The first mortgage loan portfolio decreased $927 million from the prior quarter as refinancing lead pay downs more than offset $14.3 billion of held for investment mortgage loan originations.
Junior lien mortgage loans were down $982 million from the fourth quarter as continued pay downs more than offset new originations and $1.8 billion of draws on existing lines, which was up meaningfully late in the first quarter.
Credit card loans declined $2.4 billion from the fourth quarter driven by seasonality and fewer new account openings.
Our auto portfolio continued to grow, while we maintained our credit discipline with balances of $695 million from the fourth quarter.
However, as Charlie highlighted, originations declined 5% from the fourth quarter with strong originations in the first quarter – early in the first quarter more than offset by a slowdown in March due to the pandemic.
Turning to commercial loans on Page 14, C&I loans were up $50.9 billion from the fourth quarter with broad based growth across business lines, largely driven by draws of revolving lines of clients reacting to the economic slowdown associated with a pandemic.
Commercial real estate loans were up 1.8 billion from the fourth quarter, with growth in both CRE mortgage and construction loans.
Given the focus on commercial loan draws and exposure to industries that have been particularly hard hit as a result of the pandemic, we're providing more details on certain of our industry exposures starting on Page 15.
We typically disclose the industry breakdown of our C&I and lease financing portfolio in our quarterly SEC filings, but are also providing the industry breakdown of our total commitments on this slide. I'd note that not all unfunded loan commitments are unilaterally exercisable by borrowers.
For example, certain revolvers contain features that require the customer to post additional collateral in order to access the full amount of the commitment.
While many areas of the economy are being impacted by pandemic, the next few slides provide details on the industries with escalated monitoring. Starting with oil and gas on Page 16, as far as 31, we had $14.3 billion of loans outstanding to the oil and gas industry. The size of our portfolio was down 20% from $17.8 billion in the first quarter of 2016, which was also when oil prices were low.
As of the end of the first quarter, 47% of our portfolio were loans to the exploration and production sector, 41% to midstream and 12% to services. I'll provide more detail on the performance of this portfolio later on the call.
We had $27.8 billion of retail loans outstanding at the end of the first quarter, which included $5.8 billion to restaurants. This includes $3.9 billion to limited service restaurants commonly referred to as fast food restaurants, typically with a drive-through, which have largely remained open across the country while other restaurant formats have been more impacted with service limited to delivery or pickup.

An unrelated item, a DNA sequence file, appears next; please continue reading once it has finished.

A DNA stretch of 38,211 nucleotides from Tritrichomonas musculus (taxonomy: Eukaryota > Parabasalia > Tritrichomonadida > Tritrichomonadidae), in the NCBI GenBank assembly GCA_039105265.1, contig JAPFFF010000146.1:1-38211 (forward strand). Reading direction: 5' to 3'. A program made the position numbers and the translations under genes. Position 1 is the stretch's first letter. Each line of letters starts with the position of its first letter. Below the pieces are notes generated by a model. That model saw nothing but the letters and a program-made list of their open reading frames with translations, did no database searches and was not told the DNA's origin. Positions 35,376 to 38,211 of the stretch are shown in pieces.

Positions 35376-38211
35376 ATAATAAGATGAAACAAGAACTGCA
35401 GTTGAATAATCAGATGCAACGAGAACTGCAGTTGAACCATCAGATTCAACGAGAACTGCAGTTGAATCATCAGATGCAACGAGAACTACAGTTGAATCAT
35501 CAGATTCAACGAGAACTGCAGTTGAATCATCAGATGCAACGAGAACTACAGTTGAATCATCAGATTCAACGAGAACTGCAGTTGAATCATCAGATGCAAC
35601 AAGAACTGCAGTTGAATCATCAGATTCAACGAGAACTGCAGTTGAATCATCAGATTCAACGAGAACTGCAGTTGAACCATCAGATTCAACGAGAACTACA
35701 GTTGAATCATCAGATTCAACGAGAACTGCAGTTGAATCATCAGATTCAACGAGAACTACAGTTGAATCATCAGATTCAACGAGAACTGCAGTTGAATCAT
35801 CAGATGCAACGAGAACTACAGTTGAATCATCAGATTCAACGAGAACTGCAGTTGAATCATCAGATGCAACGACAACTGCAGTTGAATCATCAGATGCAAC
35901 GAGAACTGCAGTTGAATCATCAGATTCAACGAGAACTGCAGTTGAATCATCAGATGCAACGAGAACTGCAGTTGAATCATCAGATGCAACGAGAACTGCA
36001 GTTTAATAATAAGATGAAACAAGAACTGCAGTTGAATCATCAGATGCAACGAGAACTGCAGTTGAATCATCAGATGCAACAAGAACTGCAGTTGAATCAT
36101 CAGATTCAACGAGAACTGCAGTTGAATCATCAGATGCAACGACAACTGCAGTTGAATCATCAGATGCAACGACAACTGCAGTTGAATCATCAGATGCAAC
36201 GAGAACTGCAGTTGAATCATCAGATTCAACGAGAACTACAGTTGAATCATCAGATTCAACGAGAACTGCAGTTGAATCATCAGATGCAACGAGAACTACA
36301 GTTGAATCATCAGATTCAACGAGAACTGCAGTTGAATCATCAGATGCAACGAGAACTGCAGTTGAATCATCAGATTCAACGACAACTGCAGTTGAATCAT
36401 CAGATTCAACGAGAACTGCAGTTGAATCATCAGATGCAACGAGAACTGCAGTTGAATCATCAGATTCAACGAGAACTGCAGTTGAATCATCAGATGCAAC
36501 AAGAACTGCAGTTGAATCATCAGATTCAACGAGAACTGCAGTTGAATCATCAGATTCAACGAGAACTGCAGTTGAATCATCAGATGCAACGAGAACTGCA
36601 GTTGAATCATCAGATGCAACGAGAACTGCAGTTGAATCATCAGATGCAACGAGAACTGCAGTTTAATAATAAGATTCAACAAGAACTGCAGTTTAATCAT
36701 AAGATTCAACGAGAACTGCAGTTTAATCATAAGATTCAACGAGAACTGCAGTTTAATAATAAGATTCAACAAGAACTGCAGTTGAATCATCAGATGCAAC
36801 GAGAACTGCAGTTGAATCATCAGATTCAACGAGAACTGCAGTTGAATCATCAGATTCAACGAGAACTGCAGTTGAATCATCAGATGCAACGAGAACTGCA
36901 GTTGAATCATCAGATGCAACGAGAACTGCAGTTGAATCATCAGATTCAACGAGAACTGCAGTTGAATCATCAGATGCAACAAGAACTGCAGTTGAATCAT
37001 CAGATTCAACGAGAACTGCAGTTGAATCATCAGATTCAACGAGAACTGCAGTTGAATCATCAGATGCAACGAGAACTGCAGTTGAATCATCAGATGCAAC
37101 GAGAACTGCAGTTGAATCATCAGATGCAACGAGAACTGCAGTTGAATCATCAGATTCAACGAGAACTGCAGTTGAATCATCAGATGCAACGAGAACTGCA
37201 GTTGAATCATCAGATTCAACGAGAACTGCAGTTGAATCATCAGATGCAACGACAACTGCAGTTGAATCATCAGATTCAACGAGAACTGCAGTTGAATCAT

Turning to the entertainment and recreation industry on Slide 17, we had a total of $16.2 billion of loans outstanding at the end of the first quarter, with less than 1% to cruise lines. We had $11.9 billion of loans outstanding to the transportation industry as of March 31, which included $2.4 billion to air transportation.
We're closely monitoring our commercial real estate portfolio, which we highlight on Slide 18. At the end of the first quarter, we had $14.1 billion of loans outstanding to retail excluding shopping centers, within the commercial real estate mortgage portfolio and $10.6 billion in loans outstanding for the hotel, motel industry. Within our $20.8 billion construction portfolio, we had $7.1 billion of loans outstanding in apartments.
Turning to deposits on Page 19, average deposits increased 6% from a year ago and 1% from the fourth quarter. Typically we experienced linked quarter seasonal declines in the average deposits in our wholesale banking and WIM businesses, but all of our deposit gathering businesses grew in the first quarter.
This growth included the late quarter impacts of flight to quality deposits across all business lines following the emergence of COVID-19 as well as the inflow of deposits associated with corporate and commercial loan draws.
Our average deposit costs declined to 10 basis points from the fourth quarter with declines across all of our lines of business.
We had largely declines in wholesale banking and WIM while our retail banking deposit costs declined at a slower pace, since they were lower to begin with and continue to be impacted from promotional pricing in early 2019, most of which will expire in the second quarter.
On Page 20, we provide details on period-end deposits, which better reflect the strong growth we had at the end of the first quarter, with total deposits up $53.9 billion, or 4% from year end. Also, banking deposits were up $13.5 billion from the fourth quarter driven by commercial banking and commercial real estate revolving line draws, partially offset by lower financial institutions deposits, reflecting actions taken to manage the asset cap.
Consumer and small business banking deposits increased $41.1 billion, or 5% from the fourth quarter, including higher retail banking deposits largely driven by growth in high yield savings and interest bearing checking. Wealth and investment management deposit growth was driven by higher cash balances from brokerage clients.